Likewise, better mental-health provision would contribute to the reduction of gun massacres. But America’s uniquely grisly record of gun death cannot be addressed without addressing guns.

Flammable pajamas. That’s a new one. And a good one. You know, for the gun rights crowd.

Anyway, here’s something about guns we can address about gun control right now: it failed. If some of the workers at the Navy Yard  had been armed, one of them could have taken out the shooter before the cops arrived. If not, they sure as Hell would have slowed him down. Maybe even made him choose another target. Am I wrong?

25 Responses to David Frum: “Let’s Not Wait to Talk About Gun Control”

  1. You’re not wrong, but at this point (and you can take that as “at this point after the current incident” or “at this point in history;” they’re equally true) the two sides are just shouting past each other.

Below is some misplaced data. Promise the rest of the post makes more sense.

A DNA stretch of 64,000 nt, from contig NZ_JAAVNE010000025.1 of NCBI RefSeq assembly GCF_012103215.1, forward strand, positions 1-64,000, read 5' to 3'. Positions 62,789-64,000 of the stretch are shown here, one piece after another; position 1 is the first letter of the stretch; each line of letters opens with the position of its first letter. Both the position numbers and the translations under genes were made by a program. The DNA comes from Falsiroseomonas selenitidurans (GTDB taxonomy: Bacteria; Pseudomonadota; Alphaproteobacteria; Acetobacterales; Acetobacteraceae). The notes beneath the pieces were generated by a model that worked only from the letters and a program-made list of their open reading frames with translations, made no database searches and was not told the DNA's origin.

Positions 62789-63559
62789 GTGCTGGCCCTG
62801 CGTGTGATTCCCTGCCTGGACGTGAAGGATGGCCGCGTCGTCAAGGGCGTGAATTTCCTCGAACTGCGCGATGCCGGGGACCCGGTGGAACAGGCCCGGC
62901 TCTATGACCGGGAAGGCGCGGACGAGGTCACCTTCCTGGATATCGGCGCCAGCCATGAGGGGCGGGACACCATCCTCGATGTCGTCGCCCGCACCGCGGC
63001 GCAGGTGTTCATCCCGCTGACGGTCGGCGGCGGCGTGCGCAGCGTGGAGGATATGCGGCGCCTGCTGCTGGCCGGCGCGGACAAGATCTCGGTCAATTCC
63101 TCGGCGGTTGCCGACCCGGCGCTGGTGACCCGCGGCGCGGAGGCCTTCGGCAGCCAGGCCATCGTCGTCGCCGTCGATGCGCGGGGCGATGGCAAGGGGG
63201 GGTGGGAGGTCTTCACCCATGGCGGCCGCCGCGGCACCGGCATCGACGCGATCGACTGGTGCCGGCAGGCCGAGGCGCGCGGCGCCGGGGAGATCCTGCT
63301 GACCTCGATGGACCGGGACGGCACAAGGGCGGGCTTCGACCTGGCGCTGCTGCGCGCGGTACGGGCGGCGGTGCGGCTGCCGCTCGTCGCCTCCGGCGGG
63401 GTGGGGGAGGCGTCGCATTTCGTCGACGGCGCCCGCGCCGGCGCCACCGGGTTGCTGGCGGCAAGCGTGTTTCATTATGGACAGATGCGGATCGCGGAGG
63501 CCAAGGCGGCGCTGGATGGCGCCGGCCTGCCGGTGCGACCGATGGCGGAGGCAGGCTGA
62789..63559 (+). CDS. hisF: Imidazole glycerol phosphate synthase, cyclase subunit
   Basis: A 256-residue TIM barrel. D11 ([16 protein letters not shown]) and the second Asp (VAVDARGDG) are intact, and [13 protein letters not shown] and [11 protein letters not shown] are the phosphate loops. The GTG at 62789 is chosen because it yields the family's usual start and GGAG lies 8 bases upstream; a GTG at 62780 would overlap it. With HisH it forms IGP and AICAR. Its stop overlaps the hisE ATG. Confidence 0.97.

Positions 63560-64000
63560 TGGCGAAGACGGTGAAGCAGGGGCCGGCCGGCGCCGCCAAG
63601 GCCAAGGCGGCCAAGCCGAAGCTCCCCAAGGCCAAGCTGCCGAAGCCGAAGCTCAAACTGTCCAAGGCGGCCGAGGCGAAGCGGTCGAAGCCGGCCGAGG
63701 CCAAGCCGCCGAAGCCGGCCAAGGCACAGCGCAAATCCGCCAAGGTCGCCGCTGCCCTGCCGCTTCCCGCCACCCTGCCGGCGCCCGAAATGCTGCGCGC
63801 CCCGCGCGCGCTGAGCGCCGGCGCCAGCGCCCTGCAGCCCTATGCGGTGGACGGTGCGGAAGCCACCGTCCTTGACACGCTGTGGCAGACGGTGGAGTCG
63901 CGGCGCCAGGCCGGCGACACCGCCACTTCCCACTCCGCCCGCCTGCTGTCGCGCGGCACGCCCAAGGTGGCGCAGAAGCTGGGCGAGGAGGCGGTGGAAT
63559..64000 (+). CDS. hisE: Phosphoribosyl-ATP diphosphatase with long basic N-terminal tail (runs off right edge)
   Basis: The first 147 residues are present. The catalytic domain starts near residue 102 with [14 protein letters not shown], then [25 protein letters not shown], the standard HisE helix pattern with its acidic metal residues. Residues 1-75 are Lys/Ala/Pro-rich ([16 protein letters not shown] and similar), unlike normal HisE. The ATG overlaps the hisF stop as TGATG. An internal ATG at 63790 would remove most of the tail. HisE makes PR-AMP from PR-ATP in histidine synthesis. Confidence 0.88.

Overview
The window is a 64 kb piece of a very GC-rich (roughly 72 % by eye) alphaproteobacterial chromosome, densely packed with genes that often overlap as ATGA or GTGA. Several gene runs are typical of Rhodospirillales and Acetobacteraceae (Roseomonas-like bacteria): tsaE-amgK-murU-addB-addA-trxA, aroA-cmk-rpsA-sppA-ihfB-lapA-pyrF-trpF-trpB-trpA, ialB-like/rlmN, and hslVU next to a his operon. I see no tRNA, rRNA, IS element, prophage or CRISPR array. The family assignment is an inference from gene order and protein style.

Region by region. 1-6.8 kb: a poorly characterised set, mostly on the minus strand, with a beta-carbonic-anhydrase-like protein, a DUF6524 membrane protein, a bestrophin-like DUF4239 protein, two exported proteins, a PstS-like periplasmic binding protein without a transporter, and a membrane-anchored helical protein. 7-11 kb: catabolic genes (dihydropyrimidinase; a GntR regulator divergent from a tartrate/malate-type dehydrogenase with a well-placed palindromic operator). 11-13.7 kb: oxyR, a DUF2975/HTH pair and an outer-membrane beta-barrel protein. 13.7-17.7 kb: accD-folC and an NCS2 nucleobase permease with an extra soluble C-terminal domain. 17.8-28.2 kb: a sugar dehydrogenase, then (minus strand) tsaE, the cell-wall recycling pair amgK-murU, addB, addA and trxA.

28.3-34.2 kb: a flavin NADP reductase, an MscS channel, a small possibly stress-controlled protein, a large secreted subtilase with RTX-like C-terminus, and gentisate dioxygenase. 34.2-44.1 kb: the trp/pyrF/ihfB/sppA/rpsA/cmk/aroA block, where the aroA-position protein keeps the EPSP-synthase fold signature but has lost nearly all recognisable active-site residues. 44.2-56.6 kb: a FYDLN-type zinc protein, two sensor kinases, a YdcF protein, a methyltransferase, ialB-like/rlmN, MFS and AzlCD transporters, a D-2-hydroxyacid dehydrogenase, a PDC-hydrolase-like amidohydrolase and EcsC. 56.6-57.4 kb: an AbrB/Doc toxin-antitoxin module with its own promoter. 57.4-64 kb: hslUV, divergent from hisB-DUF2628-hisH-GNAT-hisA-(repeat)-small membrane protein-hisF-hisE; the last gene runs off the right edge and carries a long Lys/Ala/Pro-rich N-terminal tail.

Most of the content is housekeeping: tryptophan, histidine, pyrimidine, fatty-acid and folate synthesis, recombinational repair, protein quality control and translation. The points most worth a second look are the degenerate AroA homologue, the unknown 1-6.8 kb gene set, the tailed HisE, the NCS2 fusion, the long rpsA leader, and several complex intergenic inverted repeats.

2. Clearly these anti gun fanatics have fine tuned their anti gun red herrings and perfected their rhetoric to misdirect reasoned thought and co-opt the sheeple of this country.

  3. Why were there no armed guards at a US military facility at a time when we are engaged in armed conflict with terrorists around the world?

    The lack of security evident at the Navy Yard facility boggles my mind.

      • Update to my previous comment: allegedly there was a single armed guard, whom the perp shot and used as a one-stop arms upgrade shop.

        If one guy with a shotgun could defeat building security to the point that he could take down 11+ more unarmed personnel, then I’m still going to go with the position that the facility was insufficiently protected against armed threats.